Cuban Weapons Cache Discovered On North Korean Ship Included Two Russian Military Jets

Investigators looking inside the North Korean ship detained in Panama last week with Cuban weapons have made yet another discovery, this time the kind with wings.

They discovered two Russian-made MIG-21 fighter jets, authorities said Sunday.

The ship, which sailed Cuba en route to Panama, was seized a week ago after officials discovered weapons system parts buried under hundreds of sacks of sugar.

Cuban authorities have already admitted that the ship was transporting missiles but said it they were "obsolete" and had been shipped out to be repaired and returned to the island.

They also detailed that among the findings were two the two Mig-21s — and 15 engines for the planes.

Panamanian President Ricardo Martinelli, accompanied by the country's Attorney General Ana Belfon and Javier Carballo, the anti-drug prosecutor, visited the ship docked in Port Manzanillo in a province 50 miles north of the capital.

According to Caraballo, the fighter planes were found in containers hidden underneath thousands of tons of sugar and had been unloaded over the past few days.

"In the containers that we've opened up to now we have found two fuselages of Mig-21 jets, we've also found some anti-aircraft radars, of the type to launch anti-aircraft weapons," Caraballo told reporters at the port on Sunday.

Up to now seven containers have been unloaded and opened.

Martinelli said it was suspected that many more containers hidden under sugar still remain to be unloaded and searched.

"It appears there are 27 containers. As you can see we're doing the work and opening them one by one to make an inventory of everything," he said.

Also at the port was Panama's attorney general, who said there was a strong smell of fuel after the containers were opened.

"You are all here and are sensing the strong smell of fuel, to such a degree that no one can know what danger Panama was put in," Ana Belfon told reporters.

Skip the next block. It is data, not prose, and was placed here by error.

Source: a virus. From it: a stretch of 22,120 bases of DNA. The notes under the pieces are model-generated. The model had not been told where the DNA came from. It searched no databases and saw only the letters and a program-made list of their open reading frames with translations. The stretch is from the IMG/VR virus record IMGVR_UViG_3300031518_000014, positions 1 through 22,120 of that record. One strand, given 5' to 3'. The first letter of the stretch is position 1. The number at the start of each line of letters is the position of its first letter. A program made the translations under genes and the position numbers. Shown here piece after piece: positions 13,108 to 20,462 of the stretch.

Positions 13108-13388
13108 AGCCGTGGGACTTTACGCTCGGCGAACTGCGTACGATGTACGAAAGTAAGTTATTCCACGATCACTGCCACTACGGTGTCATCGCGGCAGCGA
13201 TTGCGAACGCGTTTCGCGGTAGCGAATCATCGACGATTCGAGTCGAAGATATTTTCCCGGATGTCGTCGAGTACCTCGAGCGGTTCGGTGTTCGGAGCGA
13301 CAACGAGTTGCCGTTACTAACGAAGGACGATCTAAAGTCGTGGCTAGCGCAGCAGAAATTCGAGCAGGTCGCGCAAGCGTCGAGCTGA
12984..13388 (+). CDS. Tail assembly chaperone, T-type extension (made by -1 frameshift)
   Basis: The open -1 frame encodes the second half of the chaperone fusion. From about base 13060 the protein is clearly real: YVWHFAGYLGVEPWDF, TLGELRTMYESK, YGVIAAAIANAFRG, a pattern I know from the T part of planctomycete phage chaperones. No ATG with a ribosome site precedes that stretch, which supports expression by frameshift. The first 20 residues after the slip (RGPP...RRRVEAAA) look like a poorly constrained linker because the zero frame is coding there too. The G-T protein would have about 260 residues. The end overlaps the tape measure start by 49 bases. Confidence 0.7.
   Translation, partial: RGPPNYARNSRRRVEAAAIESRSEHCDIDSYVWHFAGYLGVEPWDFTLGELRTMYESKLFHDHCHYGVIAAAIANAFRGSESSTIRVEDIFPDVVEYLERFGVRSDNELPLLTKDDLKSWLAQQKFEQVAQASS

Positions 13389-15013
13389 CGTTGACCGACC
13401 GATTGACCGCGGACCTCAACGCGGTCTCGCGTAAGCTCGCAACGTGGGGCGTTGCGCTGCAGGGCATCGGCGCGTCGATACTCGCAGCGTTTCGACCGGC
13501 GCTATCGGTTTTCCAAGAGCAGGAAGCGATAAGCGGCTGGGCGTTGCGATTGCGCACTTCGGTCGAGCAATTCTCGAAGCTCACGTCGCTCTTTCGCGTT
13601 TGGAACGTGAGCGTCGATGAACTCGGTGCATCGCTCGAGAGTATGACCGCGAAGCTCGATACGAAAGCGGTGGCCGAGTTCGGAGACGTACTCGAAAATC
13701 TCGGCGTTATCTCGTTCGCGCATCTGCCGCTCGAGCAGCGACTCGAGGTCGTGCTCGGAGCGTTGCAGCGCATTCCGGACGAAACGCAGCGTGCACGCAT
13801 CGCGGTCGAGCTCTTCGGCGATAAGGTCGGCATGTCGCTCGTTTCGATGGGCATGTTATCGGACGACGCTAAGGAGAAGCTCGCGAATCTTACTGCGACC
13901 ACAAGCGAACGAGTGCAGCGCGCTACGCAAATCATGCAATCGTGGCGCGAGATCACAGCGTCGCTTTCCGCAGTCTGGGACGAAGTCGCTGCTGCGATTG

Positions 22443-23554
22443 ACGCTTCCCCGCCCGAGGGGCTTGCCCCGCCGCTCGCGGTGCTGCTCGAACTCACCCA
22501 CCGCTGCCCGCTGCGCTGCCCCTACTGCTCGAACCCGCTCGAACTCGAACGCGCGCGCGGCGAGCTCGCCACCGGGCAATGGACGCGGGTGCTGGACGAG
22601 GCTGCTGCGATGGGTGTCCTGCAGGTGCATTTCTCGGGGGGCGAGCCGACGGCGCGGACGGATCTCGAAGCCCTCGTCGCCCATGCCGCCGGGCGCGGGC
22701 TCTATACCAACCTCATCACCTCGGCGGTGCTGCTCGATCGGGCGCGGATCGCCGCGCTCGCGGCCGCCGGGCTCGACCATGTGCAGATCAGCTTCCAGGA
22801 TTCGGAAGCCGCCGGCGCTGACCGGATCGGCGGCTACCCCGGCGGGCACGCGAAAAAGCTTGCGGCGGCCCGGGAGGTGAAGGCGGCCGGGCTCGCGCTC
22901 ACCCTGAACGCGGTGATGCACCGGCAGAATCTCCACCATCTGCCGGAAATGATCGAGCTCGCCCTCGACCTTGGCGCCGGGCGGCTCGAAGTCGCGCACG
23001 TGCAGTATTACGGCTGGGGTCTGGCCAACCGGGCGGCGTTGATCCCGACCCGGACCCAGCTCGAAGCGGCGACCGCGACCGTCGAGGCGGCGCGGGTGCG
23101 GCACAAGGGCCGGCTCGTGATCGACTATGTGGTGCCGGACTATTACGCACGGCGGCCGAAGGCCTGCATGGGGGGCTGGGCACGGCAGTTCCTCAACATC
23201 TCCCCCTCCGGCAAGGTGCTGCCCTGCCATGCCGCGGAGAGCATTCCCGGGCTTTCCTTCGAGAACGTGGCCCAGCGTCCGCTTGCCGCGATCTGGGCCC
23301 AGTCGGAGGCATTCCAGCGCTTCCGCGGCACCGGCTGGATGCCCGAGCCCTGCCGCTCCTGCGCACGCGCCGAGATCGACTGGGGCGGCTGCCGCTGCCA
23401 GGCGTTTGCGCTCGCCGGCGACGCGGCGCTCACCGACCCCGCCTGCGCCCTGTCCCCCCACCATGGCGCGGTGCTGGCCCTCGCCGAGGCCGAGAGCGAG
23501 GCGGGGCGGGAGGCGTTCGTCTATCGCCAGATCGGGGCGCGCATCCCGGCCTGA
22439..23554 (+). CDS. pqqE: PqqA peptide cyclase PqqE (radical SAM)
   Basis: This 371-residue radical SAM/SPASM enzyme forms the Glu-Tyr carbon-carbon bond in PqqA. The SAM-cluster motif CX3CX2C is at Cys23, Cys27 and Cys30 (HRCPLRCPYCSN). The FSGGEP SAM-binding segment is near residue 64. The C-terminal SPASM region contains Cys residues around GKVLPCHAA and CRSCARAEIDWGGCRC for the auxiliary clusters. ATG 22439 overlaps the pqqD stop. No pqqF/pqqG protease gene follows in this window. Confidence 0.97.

The government has said a team of technical experts from the United Nations is expected in Panama during the first week in August to inspect the cargo and determine if it violates the arms embargo currently in place against North Korea.

The ship's crew has been charged with violating the country's national security, transporting military equipment and not declaring it.

The North Korean captain of the ship tried to commit suicide when discovered and 35 crewmen were arrested after resisting police efforts to intercept the ship.

Under current sanctions, all U.N. member states are prohibited from directly or indirectly supplying, selling or transferring arms, missiles or missile systems and the equipment and technology to make them to North Korea, with the exception of small arms and light weapons.

The most recent resolution, approved in March after Pyongyang's latest nuclear test, authorizes all countries to inspect cargo inside or transiting through their territory that originated in North Korea.

It also lets countries inspect cargo destined for North Korea if a state has credible information the cargo could violate Security Council resolutions.

The discovery aboard the freighter Chong Chon Gang was expected to trigger an investigation by the U.N. Security Council committee that monitors the sanctions against North Korea.

If Cuba wanted to send the weapons for repairs and have them returned, it would have needed to get a waiver from the Security Council committee monitoring the North Korea sanctions.

The revelation that Cuba was shipping the arms is expected to jeopardize slowly warming ties between the U.S. and the island country — including bilateral migration talks, which had coincidentally just started last week, as well.

Experts said the equipment found aboard the North Korean vessel does not pose a military threat to the United States or its allies.

Based on reporting by The Associated Press.

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